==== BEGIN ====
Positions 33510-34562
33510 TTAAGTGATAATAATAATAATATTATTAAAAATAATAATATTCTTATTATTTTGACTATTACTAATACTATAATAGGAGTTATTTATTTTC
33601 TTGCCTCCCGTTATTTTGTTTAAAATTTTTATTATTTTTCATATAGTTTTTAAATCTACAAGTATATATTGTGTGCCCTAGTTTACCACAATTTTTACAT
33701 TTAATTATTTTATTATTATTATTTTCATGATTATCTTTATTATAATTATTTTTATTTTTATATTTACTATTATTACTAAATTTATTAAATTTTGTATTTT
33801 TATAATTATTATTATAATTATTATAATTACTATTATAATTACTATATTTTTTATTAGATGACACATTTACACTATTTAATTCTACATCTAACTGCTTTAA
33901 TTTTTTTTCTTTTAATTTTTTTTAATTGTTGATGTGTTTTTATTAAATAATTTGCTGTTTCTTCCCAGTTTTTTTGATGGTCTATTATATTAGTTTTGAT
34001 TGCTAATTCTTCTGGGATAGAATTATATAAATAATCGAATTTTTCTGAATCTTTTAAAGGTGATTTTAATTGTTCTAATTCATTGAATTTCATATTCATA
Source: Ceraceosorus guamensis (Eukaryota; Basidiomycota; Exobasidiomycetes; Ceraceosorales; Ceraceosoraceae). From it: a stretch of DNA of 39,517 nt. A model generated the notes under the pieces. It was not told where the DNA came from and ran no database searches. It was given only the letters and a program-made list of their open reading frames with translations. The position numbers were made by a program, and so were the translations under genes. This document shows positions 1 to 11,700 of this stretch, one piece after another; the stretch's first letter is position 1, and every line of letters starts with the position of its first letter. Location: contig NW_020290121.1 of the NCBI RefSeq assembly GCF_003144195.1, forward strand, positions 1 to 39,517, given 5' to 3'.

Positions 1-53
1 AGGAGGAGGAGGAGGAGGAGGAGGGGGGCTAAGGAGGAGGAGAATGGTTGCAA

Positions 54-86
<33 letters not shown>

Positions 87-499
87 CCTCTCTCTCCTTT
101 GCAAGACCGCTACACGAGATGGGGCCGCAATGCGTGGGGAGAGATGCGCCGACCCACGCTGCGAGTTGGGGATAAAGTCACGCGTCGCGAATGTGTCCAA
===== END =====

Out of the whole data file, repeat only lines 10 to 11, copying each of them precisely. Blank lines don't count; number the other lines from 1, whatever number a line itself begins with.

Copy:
1 AGGAGGAGGAGGAGGAGGAGGAGGGGGGCTAAGGAGGAGGAGAATGGTTGCAA

Positions 54-86